Buoyed by the successful premiere of the ‘Rhenish’ Symphony in February 1851, Schumann composed another of his adaptable chamber-music miniatures early the following month: the Märchenbilder
, Op 113 for piano with either viola (the composer’s first choice) or violin. The stimulus for these four ‘Fairy-tale Pictures’ was the virtuoso violinist Wilhelm Joseph von Wasielewski, whom Schumann had recruited from Leipzig as leader of the Düsseldorf orchestra. Whatever their specific fairy-tale background (the composer left no clues), the four pieces seem to conjure in alternation the twin fictional personas of Schumann’s youth. The wistful musings of the dreamer Eusebius, expressed in delicate interplay between the two instruments, are countered by the impetuous Florestan in the rhythmically insistent second movement. The two personas appear successively in the third movement, whose brilliant outer sections enfold a romantic interlude in an exotically remote key (B major, after D minor). Eusebius has the last word in the finale, a lullaby marked Langsam, mit melancholischem Ausdruck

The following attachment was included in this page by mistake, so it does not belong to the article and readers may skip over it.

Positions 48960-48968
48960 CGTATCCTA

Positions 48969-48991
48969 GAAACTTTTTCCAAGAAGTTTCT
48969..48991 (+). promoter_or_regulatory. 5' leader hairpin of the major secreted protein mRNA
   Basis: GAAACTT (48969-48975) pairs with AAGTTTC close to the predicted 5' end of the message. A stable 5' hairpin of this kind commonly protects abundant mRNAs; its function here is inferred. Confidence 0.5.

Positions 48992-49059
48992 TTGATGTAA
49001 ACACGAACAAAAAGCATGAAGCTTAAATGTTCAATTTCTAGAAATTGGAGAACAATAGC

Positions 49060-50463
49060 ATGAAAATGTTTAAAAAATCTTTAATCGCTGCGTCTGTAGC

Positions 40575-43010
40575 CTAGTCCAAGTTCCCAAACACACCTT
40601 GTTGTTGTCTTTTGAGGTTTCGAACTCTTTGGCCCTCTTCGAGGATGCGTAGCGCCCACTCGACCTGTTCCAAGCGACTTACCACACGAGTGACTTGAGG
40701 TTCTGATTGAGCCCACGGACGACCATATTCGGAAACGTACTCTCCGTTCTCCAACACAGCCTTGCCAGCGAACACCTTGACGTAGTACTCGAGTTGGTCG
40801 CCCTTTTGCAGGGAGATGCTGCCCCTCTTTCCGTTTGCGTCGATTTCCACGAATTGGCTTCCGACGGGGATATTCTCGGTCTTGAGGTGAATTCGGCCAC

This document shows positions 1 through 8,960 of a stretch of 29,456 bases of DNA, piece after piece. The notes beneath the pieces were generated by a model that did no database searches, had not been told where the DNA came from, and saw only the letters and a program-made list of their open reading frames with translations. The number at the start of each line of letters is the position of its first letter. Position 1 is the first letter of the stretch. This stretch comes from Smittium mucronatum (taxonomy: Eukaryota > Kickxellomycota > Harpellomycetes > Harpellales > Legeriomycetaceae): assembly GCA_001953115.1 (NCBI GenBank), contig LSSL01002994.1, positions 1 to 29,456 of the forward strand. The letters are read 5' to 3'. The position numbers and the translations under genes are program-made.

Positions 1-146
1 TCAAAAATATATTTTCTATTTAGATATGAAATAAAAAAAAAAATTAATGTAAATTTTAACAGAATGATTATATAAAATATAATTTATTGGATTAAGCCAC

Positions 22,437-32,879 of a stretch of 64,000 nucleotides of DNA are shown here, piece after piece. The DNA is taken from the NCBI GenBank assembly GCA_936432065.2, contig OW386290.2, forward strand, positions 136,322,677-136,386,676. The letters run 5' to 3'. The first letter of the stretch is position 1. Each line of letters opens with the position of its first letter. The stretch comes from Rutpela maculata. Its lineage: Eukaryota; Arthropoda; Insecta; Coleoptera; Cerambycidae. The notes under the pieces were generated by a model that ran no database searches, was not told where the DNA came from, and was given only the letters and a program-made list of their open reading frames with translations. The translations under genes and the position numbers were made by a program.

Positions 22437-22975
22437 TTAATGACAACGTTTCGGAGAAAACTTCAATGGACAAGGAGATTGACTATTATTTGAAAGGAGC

(‘Slowly, with melancholy expression’), and perfectly fashioned for the dusky tones of the viola.
from notes by Richard Wigmore © 2012